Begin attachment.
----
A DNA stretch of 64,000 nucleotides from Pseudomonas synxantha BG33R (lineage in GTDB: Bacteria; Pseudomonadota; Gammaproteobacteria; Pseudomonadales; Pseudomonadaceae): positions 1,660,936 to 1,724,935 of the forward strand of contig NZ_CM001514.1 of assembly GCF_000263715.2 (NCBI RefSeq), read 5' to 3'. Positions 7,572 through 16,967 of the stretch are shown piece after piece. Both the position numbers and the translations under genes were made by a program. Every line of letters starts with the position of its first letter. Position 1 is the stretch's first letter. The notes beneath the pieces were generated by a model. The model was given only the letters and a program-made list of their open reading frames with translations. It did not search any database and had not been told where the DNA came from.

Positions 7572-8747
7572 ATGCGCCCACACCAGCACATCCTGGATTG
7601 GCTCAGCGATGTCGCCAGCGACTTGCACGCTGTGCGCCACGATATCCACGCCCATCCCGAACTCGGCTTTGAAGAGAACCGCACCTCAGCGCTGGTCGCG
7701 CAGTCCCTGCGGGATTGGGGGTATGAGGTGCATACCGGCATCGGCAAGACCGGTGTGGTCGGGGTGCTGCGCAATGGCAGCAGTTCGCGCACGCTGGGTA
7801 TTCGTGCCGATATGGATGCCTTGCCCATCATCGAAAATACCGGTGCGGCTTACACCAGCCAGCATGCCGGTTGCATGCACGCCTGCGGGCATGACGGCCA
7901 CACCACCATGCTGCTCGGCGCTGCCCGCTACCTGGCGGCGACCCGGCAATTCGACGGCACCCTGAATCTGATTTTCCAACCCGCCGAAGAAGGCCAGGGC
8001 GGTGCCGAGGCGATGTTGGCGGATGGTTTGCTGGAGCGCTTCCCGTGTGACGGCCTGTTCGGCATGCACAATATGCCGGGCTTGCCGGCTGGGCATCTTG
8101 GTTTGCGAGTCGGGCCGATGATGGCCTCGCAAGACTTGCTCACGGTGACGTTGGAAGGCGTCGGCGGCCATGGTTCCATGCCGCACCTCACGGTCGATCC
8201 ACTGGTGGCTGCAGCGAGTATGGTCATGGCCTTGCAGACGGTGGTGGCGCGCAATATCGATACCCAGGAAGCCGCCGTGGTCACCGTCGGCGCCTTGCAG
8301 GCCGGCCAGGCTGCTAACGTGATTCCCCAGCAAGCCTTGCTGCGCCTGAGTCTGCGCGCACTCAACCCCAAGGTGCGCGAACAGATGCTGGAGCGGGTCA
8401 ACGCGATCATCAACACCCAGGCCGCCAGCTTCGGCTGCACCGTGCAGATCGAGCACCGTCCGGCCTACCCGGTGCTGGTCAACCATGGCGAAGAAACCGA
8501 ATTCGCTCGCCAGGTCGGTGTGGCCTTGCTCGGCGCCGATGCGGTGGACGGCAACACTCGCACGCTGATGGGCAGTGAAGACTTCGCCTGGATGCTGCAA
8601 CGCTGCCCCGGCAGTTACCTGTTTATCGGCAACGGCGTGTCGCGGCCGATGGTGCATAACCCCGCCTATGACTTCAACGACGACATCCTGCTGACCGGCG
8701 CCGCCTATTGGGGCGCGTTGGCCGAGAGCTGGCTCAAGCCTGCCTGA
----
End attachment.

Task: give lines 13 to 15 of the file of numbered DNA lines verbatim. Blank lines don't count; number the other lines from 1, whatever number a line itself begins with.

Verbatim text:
8501 ATTCGCTCGCCAGGTCGGTGTGGCCTTGCTCGGCGCCGATGCGGTGGACGGCAACACTCGCACGCTGATGGGCAGTGAAGACTTCGCCTGGATGCTGCAA
8601 CGCTGCCCCGGCAGTTACCTGTTTATCGGCAACGGCGTGTCGCGGCCGATGGTGCATAACCCCGCCTATGACTTCAACGACGACATCCTGCTGACCGGCG
8701 CCGCCTATTGGGGCGCGTTGGCCGAGAGCTGGCTCAAGCCTGCCTGA